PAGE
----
(3). ‘War Secrets in the Ether’, p230-1

(5). KV 2/1329 ‘Willy PIERT / Hans Von PESCATORE

Acknowledgments: The credit for locating the very interesting Piert/Pescatore report goes to Craig McKay, author of Major Choynacki’s Ace: the Solution to an Old Puzzle of Wartime Intelligence.

Thursday, November 19, 2015

Toivo or Karl? – To err is human vol3

In WWII the Finnish codebreakers solved the codes and ciphers of several countries. In the diplomatic field their greatest success was achieved against the State Department’s M-138-A strip cipher. One of the people who played a key role in this operation was the cryptanalyst Karl Erik Henriksson.

However there was another person working for Finnish signals intelligence named Henriksson. This was the radio operator Toivo Erik Henriksson. It seems that I mixed them up.

Thus the passage ‘Other important people were Pentti Aalto (effective head of the US section) and the experts on the M-138 strip cipher Toivo Erik Henriksson and Kalevi Loimaranta’, in The Finnish cryptologic service in WWII turns into:

Other important people were Pentti Aalto (effective head of the US section) and the experts on the M-138 strip cipher Karl Erik Henriksson and Kalevi Loimaranta

I have to thank Craig McKay for pointing out this mistake and my friends in Finland for clarifying that Toivo was a radio operator.

Thursday, November 12, 2015

C.G.McKay’s website ‘Intelligence Past’

Craig McKay, author of ‘From Information to Intrigue’, ‘Swedish Signal Intelligence’ and contributor to journals such as Intelligence and National Security, Journal of Intelligence History and Cryptologia has started a new website dealing with intelligence history. He has already added several essays on interesting cases plus he has uncovered the identity of the mysterious Polish agent 594.

If you’re interested in intelligence history you should check out his site Intelligence Past.

Q&A with Craig McKay:

Craig was kind enough to answer some of my questions.

1). How did you become interested in WWII intelligence history and what was the process that led to the publication of two books on the subject?

Part of the reason, I gave on my site, namely growing up at a time when the two great wars of the twentieth century were very much part of living memory. But why, you may still ask, study intelligence, rather than say the history of weapon development, another interesting and perhaps more important subject? I suppose the answer lies somewhere in our psyche. A clue might be the following anecdote. As an insufferable sixteen-year-old, I acquired the atrocious habit of writing down various observations in aphoristic form. One of them was: “But surely, in some sense, the perfect actor is still undiscovered.” Anybody who says something like that, is more or less fated to become interested in the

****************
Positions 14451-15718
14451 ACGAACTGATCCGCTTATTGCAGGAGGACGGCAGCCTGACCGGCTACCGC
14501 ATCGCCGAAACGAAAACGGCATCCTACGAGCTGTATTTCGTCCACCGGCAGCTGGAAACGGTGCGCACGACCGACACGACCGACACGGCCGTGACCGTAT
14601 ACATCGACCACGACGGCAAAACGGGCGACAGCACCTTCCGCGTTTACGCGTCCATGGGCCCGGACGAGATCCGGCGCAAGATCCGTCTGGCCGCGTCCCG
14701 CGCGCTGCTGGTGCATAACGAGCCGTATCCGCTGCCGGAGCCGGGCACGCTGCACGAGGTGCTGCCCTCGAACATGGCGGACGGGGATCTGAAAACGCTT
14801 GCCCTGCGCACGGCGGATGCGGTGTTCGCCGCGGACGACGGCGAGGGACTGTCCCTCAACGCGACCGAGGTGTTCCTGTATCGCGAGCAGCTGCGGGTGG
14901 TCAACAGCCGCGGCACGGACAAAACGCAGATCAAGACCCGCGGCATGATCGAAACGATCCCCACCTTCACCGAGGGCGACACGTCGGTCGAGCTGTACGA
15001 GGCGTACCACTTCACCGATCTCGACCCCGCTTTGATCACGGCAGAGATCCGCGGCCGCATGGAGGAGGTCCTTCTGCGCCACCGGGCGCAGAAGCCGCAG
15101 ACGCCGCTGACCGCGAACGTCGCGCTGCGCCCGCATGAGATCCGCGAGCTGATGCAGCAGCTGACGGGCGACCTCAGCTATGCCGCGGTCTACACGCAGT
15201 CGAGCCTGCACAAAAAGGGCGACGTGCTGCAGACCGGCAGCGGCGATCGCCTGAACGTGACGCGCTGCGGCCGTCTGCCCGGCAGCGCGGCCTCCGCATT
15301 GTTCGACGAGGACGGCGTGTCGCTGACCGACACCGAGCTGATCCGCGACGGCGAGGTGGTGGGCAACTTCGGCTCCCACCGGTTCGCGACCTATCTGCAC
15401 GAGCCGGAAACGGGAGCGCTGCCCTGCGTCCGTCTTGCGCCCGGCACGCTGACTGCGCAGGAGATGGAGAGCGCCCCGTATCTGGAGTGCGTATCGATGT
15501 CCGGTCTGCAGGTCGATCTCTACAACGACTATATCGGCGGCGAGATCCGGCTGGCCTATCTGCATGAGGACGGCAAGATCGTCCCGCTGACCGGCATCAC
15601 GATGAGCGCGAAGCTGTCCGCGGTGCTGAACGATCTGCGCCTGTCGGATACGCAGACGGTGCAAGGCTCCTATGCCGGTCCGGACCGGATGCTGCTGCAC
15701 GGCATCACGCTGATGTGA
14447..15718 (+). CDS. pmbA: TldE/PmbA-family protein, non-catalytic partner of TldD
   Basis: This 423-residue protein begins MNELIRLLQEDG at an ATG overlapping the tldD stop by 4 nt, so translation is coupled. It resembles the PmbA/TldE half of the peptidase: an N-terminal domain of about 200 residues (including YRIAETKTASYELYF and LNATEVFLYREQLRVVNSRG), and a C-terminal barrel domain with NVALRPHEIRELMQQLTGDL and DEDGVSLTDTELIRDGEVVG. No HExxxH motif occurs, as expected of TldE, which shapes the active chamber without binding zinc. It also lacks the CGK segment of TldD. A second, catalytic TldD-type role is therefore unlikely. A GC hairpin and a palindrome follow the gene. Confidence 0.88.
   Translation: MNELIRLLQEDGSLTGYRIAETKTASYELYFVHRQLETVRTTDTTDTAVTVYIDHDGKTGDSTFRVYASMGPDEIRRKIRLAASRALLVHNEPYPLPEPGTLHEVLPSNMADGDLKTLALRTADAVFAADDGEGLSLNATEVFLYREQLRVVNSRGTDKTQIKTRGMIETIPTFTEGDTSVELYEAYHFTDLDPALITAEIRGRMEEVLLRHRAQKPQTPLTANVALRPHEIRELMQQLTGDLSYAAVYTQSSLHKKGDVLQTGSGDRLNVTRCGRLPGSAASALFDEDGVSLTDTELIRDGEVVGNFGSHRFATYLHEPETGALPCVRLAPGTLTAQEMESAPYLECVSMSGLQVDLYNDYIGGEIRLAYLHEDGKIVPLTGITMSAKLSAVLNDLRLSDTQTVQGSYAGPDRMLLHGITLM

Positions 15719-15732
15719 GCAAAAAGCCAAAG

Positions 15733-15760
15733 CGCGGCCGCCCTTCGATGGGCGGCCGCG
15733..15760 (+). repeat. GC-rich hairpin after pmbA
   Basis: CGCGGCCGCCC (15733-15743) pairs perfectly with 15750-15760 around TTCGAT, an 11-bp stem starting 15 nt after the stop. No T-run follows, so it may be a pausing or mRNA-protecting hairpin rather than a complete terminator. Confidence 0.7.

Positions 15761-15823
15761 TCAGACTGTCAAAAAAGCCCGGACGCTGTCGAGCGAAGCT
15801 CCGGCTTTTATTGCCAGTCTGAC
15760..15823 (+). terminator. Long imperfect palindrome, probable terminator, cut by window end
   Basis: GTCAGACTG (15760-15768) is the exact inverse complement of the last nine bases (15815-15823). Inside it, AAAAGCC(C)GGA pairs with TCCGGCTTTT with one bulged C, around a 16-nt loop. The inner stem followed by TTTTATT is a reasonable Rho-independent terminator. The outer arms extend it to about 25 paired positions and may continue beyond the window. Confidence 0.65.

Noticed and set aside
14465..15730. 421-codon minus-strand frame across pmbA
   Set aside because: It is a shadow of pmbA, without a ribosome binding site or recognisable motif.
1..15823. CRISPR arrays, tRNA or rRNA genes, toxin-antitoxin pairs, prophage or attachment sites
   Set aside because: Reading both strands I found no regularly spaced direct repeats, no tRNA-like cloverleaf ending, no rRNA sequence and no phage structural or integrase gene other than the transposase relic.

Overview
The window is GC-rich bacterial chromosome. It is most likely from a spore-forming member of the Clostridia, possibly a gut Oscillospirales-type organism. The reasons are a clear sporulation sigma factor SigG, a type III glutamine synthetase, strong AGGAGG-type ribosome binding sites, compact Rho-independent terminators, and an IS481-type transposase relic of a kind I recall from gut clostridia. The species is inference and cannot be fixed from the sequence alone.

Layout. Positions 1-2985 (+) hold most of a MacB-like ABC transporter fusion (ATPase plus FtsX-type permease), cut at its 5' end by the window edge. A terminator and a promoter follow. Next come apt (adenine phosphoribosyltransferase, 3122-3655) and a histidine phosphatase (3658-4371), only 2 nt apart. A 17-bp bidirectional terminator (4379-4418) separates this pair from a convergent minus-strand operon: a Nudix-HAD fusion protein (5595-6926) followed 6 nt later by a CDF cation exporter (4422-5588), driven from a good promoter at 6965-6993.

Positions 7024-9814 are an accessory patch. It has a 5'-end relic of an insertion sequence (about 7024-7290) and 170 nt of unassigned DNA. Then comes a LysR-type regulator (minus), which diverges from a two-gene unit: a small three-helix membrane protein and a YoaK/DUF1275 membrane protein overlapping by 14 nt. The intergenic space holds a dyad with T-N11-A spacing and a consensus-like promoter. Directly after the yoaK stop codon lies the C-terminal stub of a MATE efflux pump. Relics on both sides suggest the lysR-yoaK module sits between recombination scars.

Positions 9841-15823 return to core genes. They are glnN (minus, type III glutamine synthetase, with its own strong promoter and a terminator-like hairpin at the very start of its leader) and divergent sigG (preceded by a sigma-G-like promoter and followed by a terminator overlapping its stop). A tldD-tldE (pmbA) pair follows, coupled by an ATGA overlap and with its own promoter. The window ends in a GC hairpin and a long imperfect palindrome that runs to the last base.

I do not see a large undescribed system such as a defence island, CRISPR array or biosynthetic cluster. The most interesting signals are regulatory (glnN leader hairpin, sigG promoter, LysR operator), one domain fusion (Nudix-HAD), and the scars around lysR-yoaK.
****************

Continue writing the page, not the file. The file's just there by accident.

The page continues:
world of secret intelligence!   With regard to my books, these merely reflected my own location in Sweden. I was there, I was interested in the history of intelligence and discovered that apart from journalistic accounts, not much serious work had been done. My interest in SIGINT, cyphers and such things, however, had another origin. I had worked in the field of mathematical logic under Professor R.L.Goodstein. At that time, logic and the foundations of mathematics were peripheral subjects in the British mathematical curriculum. Computing was mainly still numerical analysis.  I recall giving a lecture on Turing machines about 1964 when few professional mathematicians in Britain had heard of his work, far less took an active interest in the subject. It sounds quite extraordinary now but so it was. Of course, no one spoke about his war work. Turing was only one of the mathematical logicians involved in wartime cypher work. There were others such as Turing 's pupil Robin Gandy, Hasenjaeger in Germany, Quine and Rosser in the US.

2). Why did you decide to start the ‘Intelligence Past’ website and what are your goals for it?  

My motivation was, I confess, entirely egotistical: to get my various bits and pieces on the history of secret intelligence out on the web rather than let them perish instantaneously with me. What other people do with them is entirely up to them. It would be nice when I am still around, if some braver souls were encouraged to post their own pieces on the site. Let’s see what happens. 

3). What areas of intelligence history do you find most interesting and what are you currently researching?